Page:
Posted by Jyoti Pal on September 03, 2013

Facebook has many credits to its name. Among other, it is known to have made the world a smaller place wherein friends and acquaintances can remain in touch with each other with minimal effort.

The most popular social networking site in the world has added another feather in its cap. Findings of a new study suggest that the portal could be effectively used to disseminate HIV prevention messages.

The findings of the study reveal that involvement of Facebook groups enhances the home-based HIV testing among at-risk populations.

Facebook could thus become an important enabler in helping people around the world understand their health in a better manner.

Research Methodology
For the purpose of the study, sixteen randomly chosen peer leaders were asked to disseminate HIV related information via closed Facebook groups to Los Angeles-based MSM.

The message was to be sent to 112 men who have sex with men from the Los Angeles area between September 2010 and February 2011.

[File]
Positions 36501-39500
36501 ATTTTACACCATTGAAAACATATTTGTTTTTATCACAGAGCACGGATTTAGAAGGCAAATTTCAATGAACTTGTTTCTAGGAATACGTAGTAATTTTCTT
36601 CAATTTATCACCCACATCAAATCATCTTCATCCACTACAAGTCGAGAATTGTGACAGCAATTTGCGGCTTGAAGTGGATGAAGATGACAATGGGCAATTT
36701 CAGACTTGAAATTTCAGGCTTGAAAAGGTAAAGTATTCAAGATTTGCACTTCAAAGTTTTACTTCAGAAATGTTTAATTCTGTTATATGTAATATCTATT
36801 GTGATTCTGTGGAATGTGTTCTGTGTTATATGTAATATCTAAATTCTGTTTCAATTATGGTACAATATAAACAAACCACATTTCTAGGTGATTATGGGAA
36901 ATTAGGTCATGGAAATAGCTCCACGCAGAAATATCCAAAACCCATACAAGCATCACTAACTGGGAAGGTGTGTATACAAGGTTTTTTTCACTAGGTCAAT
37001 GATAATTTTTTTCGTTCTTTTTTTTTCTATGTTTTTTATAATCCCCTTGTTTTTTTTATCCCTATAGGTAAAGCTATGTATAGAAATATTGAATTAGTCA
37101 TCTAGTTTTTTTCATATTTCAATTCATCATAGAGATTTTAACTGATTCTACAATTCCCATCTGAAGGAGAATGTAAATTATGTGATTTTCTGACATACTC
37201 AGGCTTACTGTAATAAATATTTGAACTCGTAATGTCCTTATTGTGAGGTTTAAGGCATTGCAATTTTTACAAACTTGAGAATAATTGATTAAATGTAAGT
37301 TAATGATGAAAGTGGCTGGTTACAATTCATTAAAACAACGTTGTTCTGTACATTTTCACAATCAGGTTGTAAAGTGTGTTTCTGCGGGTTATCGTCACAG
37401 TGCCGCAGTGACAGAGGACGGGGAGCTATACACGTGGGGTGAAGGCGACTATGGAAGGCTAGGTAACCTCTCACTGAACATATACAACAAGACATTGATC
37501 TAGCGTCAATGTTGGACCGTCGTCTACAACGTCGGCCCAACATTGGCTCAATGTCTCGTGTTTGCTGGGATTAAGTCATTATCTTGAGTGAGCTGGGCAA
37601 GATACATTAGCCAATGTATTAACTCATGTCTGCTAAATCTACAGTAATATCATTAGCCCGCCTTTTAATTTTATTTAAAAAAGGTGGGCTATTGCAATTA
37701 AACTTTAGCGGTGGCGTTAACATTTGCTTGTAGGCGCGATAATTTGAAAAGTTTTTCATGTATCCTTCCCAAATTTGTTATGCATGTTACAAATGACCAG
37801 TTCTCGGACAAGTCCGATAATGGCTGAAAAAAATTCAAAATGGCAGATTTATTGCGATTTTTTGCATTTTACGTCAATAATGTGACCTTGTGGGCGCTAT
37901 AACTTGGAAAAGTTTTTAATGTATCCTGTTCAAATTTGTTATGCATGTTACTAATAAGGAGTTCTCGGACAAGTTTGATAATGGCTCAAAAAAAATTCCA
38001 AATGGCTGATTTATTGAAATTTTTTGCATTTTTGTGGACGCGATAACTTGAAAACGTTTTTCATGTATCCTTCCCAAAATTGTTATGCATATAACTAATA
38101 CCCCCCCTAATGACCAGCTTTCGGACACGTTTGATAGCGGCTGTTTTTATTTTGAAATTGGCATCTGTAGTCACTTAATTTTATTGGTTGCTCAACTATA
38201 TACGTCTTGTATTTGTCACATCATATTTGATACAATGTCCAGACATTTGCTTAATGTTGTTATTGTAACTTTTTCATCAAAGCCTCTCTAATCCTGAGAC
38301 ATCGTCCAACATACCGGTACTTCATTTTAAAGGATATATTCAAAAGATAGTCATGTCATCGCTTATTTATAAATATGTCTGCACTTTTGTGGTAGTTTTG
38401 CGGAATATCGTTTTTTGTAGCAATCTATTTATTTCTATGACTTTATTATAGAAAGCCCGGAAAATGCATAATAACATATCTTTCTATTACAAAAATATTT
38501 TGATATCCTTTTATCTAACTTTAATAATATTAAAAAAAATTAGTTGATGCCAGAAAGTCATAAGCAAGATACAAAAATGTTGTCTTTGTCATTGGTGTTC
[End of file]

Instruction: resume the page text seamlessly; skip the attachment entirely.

As a part of the experiment, participants could ask for a home-based HIV testing kit, free of cost.

The online interactions were monitored to gauge the level of participation and engagement.
The study, which spanned 12 weeks, found that 44 percent of the intervention participants had requested an HIV testing kit vis-à-vis 20 percent of the participants in the control group.

Intervention of Technology
The study is "really demonstrating a way to take what we already know to be effective… and translating it into the digital realm," said Sheana Bull, professor and chair of the Department of Community and Behavioral Health at the Colorado School of Public Health in Denver.

The study exemplifies how behavioral science and behavior change can be modified with the help of existing technologies.

"I'm convinced that this approach will be able to create sustainable behavior changes," study leader Sean Young from the University of California, Los Angeles Center for Behavior and Addiction Medicine was quoted as saying in the Times of India.

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